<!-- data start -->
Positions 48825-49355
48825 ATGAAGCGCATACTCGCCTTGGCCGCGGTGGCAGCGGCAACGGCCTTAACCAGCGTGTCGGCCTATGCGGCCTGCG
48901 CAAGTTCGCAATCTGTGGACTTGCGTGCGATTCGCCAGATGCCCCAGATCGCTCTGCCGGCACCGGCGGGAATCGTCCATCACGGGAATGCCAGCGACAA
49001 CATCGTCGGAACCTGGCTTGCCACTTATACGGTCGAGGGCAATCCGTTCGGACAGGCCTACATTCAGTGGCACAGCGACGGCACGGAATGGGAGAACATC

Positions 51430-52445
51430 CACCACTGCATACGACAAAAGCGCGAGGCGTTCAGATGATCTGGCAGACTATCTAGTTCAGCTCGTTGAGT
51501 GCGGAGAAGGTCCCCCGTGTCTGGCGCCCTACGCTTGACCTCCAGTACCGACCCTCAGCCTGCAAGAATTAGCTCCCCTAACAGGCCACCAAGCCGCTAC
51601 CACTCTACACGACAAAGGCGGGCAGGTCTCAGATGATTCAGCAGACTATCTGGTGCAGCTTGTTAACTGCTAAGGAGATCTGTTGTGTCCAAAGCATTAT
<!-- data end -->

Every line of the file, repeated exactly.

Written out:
Positions 48825-49355
48825 ATGAAGCGCATACTCGCCTTGGCCGCGGTGGCAGCGGCAACGGCCTTAACCAGCGTGTCGGCCTATGCGGCCTGCG
48901 CAAGTTCGCAATCTGTGGACTTGCGTGCGATTCGCCAGATGCCCCAGATCGCTCTGCCGGCACCGGCGGGAATCGTCCATCACGGGAATGCCAGCGACAA
49001 CATCGTCGGAACCTGGCTTGCCACTTATACGGTCGAGGGCAATCCGTTCGGACAGGCCTACATTCAGTGGCACAGCGACGGCACGGAATGGGAGAACATC

Positions 51430-52445
51430 CACCACTGCATACGACAAAAGCGCGAGGCGTTCAGATGATCTGGCAGACTATCTAGTTCAGCTCGTTGAGT
51501 GCGGAGAAGGTCCCCCGTGTCTGGCGCCCTACGCTTGACCTCCAGTACCGACCCTCAGCCTGCAAGAATTAGCTCCCCTAACAGGCCACCAAGCCGCTAC
51601 CACTCTACACGACAAAGGCGGGCAGGTCTCAGATGATTCAGCAGACTATCTGGTGCAGCTTGTTAACTGCTAAGGAGATCTGTTGTGTCCAAAGCATTAT